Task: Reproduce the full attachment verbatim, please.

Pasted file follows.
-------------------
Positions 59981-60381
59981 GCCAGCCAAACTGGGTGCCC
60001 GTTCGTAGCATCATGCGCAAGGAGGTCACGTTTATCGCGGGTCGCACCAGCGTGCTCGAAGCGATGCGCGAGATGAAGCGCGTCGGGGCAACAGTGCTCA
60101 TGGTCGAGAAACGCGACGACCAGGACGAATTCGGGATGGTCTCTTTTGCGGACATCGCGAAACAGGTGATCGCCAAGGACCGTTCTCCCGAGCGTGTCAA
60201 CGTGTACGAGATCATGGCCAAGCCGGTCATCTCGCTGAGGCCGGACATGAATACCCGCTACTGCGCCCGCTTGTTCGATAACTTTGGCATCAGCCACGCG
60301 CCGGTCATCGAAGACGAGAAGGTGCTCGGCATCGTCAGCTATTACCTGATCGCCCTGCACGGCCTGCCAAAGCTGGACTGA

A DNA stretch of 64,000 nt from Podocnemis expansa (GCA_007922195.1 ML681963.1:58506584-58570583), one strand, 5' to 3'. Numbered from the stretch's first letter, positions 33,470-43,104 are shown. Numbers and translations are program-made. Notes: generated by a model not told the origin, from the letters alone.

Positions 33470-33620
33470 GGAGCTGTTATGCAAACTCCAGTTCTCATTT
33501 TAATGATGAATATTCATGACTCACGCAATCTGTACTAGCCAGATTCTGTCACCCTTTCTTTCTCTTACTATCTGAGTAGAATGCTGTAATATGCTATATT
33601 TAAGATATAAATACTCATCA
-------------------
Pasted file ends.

Positions 59981-60381
59981 GCCAGCCAAACTGGGTGCCC
60001 GTTCGTAGCATCATGCGCAAGGAGGTCACGTTTATCGCGGGTCGCACCAGCGTGCTCGAAGCGATGCGCGAGATGAAGCGCGTCGGGGCAACAGTGCTCA
60101 TGGTCGAGAAACGCGACGACCAGGACGAATTCGGGATGGTCTCTTTTGCGGACATCGCGAAACAGGTGATCGCCAAGGACCGTTCTCCCGAGCGTGTCAA
60201 CGTGTACGAGATCATGGCCAAGCCGGTCATCTCGCTGAGGCCGGACATGAATACCCGCTACTGCGCCCGCTTGTTCGATAACTTTGGCATCAGCCACGCG
60301 CCGGTCATCGAAGACGAGAAGGTGCTCGGCATCGTCAGCTATTACCTGATCGCCCTGCACGGCCTGCCAAAGCTGGACTGA

A DNA stretch of 64,000 nt from Podocnemis expansa (GCA_007922195.1 ML681963.1:58506584-58570583), one strand, 5' to 3'. Numbered from the stretch's first letter, positions 33,470-43,104 are shown. Numbers and translations are program-made. Notes: generated by a model not told the origin, from the letters alone.

Positions 33470-33620
33470 GGAGCTGTTATGCAAACTCCAGTTCTCATTT
33501 TAATGATGAATATTCATGACTCACGCAATCTGTACTAGCCAGATTCTGTCACCCTTTCTTTCTCTTACTATCTGAGTAGAATGCTGTAATATGCTATATT
33601 TAAGATATAAATACTCATCA